Australian Joint Committee on Law Enforcement’s inquiry

Lived Experience advocate, Kevin Steet, Head of Advocacy and Media at Uniting, Alice Salomon, and Medical Director of MSIC, Marianne Jauncey, appeared on Thursday 29 of June before the Sydney public hearing of the Australian Joint Committee on Law Enforcement’s inquiry into Australia’s illicit drug problem: Challenges and opportunities for law enforcement on 29 June 2023.

Among the issues being considered by the Committee is strengths and weaknesses of decriminalisation, including its impact on illicit drug markets and the experiences of other jurisdictions. The Fair Treatment team discussed the power of destigmatised services such as MSIC to provide empowerment and support for people who use drugs,and advocated for significant drug law reform to reduce stigma and provide a health-based response to drug dependency.

Speaking about NSW’s restrictions on expansions of MSICS, Marianne Jauncey stated:

“I don’t think it’s reasonable to laud a service as being successful and then prevent any other service opening up—not without an act of parliament to do so. I am not making those decisions, so I can only give you what I assume are the reasons behind it, but what I would assume are the reasons behind it are, again, that drugs are a stigmatising and politically sensitive issue and nobody wants their minister or their local MP to be in the news answering questions about what can be seen, and for it to be stirred up as a potentially fearful, sensationalist topic.

What I would say—as a public health physician working with Uniting and representing many of the people who have worked in the needle and syringe program for many, many years—is that we provide millions of syringes every year, for very good reason, on the full understanding that they will be used for the purposes of injecting otherwise illegal substances.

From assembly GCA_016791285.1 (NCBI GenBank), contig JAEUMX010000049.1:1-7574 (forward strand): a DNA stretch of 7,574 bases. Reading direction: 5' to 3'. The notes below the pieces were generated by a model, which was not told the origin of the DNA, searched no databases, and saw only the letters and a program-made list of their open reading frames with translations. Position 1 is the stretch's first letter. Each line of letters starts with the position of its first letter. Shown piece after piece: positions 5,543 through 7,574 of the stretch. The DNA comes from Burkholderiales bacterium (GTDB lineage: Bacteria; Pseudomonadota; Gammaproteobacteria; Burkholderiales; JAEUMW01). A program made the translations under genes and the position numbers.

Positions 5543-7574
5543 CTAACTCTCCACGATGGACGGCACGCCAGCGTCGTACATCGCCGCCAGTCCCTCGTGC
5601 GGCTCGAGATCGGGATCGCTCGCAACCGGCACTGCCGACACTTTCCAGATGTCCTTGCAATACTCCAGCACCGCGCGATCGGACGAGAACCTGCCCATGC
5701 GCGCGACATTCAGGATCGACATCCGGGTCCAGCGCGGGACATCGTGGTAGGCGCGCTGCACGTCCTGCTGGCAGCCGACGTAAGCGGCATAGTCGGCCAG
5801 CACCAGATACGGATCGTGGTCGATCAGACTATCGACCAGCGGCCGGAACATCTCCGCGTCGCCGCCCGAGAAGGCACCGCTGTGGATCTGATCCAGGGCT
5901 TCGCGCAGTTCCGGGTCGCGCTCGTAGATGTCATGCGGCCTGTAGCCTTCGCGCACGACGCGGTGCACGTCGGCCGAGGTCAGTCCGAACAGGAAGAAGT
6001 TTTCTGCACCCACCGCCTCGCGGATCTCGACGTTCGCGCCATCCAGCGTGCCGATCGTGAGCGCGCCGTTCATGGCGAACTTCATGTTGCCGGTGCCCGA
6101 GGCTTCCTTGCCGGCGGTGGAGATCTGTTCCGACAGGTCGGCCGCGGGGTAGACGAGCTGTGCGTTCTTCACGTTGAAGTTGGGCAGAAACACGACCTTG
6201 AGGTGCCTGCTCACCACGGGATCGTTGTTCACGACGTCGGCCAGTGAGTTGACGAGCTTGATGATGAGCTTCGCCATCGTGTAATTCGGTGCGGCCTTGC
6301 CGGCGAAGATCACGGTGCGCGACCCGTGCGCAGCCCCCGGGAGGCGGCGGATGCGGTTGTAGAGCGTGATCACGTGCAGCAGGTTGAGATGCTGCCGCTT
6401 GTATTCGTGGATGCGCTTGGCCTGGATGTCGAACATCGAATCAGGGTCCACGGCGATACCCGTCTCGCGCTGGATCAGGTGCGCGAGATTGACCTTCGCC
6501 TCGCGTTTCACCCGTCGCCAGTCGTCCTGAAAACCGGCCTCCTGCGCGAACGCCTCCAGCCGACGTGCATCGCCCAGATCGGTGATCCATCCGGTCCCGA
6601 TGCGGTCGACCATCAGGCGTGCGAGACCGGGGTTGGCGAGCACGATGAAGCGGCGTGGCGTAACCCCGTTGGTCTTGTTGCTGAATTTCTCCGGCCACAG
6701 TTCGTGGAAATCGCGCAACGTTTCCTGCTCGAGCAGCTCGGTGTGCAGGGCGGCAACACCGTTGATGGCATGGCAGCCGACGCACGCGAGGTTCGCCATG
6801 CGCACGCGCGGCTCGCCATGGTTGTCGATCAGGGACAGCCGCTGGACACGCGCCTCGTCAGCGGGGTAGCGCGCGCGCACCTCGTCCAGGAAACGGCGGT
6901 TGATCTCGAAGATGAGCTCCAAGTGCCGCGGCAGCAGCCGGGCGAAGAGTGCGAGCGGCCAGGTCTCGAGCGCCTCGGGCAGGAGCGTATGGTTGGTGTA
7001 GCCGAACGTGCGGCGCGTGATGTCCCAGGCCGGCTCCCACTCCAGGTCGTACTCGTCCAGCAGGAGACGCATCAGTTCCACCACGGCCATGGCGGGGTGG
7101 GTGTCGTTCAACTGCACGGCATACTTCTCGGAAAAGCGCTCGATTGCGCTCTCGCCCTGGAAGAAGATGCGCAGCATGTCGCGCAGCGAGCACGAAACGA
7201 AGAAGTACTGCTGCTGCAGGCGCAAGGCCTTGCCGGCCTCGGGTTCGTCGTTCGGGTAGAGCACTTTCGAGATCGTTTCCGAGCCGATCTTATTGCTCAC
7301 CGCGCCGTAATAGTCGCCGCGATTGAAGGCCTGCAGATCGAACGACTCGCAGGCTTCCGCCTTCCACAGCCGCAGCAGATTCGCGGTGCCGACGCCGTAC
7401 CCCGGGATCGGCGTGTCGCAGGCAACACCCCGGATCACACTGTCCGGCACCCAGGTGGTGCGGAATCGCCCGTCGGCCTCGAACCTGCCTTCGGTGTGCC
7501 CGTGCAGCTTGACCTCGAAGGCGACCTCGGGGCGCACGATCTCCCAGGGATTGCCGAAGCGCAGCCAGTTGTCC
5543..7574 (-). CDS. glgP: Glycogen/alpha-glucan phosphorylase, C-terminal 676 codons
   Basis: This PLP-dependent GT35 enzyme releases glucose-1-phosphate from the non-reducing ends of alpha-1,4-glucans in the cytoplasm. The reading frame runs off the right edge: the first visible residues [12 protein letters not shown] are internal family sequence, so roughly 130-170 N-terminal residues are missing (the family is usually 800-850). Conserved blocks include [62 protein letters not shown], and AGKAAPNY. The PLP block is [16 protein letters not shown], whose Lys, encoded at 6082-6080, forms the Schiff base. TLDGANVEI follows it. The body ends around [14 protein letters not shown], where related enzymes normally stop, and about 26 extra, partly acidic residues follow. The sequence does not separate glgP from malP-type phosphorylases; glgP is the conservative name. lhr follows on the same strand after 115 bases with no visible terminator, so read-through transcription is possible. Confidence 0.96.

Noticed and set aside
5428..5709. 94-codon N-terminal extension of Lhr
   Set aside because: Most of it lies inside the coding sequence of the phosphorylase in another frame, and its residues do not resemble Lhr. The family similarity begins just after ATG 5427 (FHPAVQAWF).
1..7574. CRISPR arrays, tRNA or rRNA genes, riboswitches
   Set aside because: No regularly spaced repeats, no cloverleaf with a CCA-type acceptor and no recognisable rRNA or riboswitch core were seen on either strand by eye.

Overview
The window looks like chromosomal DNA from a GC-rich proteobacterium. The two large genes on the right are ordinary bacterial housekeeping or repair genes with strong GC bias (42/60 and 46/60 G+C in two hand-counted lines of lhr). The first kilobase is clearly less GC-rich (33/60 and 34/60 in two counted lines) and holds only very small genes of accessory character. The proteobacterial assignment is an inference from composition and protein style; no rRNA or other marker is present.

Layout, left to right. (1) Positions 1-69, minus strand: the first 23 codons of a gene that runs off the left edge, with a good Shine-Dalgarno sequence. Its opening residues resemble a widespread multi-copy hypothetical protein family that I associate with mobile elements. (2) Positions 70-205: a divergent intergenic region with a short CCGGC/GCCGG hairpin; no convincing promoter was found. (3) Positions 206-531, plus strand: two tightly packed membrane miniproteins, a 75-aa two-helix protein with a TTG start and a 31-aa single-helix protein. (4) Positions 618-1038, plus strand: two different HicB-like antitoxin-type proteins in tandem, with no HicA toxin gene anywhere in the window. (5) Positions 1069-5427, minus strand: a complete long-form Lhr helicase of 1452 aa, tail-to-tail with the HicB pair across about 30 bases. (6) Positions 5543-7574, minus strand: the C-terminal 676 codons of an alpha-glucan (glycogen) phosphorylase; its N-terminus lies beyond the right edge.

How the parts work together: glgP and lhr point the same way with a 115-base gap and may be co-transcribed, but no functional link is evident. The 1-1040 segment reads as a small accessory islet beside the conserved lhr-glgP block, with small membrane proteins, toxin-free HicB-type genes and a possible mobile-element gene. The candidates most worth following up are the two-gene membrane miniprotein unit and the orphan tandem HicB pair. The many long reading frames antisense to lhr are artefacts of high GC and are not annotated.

‘To shrink from providing a safer and more sanitary place for that drug use to occur is somewhat short-sighted’—that was one of the quotes from Justice James Wood and the royal commission into police corruption in New South Wales, which was the first official recommendation to government about an injecting facility. So we provide the clean syringes; to not provide any further care, I believe, is a failure in our duty of care.

I believe that we have an infrastructure of harm reduction across the state of New South Wales and throughout the rest of Australia and that we should be utilising that existing infrastructure to create smaller, on-site, co-located services where somebody can use. I don’t think we have the situation that we had back in 1999, with this incredible, concentrated, public, open drug scene. An ambulance was called every 12 hours, on average, in 1999, to a heroin overdose within 200 metres of where my building is, so it made sense to put the solution where the problem was. The problem is more dispersed now, and I think we absolutely need to take your advice and not expect one service to deal with everything in the state but to have a smaller, integrated response, using the existing harm-reduction infrastructure that we actually already have.

Uniting made a submission to the inquiry, which you can read here, and a transcript from the Joint Committee can be read below.